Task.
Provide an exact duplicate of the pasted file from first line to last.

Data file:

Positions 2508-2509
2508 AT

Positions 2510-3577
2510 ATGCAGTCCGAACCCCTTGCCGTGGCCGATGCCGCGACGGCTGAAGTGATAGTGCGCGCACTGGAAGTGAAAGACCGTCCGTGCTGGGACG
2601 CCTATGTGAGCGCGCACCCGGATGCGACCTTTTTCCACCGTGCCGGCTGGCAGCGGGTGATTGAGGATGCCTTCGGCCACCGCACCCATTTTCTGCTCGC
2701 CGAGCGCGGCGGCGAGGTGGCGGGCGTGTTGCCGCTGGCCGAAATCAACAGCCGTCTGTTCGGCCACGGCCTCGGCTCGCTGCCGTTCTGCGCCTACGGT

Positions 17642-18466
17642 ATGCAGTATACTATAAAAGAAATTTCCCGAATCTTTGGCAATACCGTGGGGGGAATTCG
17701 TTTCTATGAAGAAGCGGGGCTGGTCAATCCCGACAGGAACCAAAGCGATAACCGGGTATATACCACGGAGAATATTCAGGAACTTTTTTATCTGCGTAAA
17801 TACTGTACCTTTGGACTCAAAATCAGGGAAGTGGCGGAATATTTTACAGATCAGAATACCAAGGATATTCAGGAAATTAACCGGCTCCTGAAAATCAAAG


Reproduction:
Positions 2508-2509
2508 AT

Positions 2510-3577
2510 ATGCAGTCCGAACCCCTTGCCGTGGCCGATGCCGCGACGGCTGAAGTGATAGTGCGCGCACTGGAAGTGAAAGACCGTCCGTGCTGGGACG
2601 CCTATGTGAGCGCGCACCCGGATGCGACCTTTTTCCACCGTGCCGGCTGGCAGCGGGTGATTGAGGATGCCTTCGGCCACCGCACCCATTTTCTGCTCGC
2701 CGAGCGCGGCGGCGAGGTGGCGGGCGTGTTGCCGCTGGCCGAAATCAACAGCCGTCTGTTCGGCCACGGCCTCGGCTCGCTGCCGTTCTGCGCCTACGGT

Positions 17642-18466
17642 ATGCAGTATACTATAAAAGAAATTTCCCGAATCTTTGGCAATACCGTGGGGGGAATTCG
17701 TTTCTATGAAGAAGCGGGGCTGGTCAATCCCGACAGGAACCAAAGCGATAACCGGGTATATACCACGGAGAATATTCAGGAACTTTTTTATCTGCGTAAA
17801 TACTGTACCTTTGGACTCAAAATCAGGGAAGTGGCGGAATATTTTACAGATCAGAATACCAAGGATATTCAGGAAATTAACCGGCTCCTGAAAATCAAAG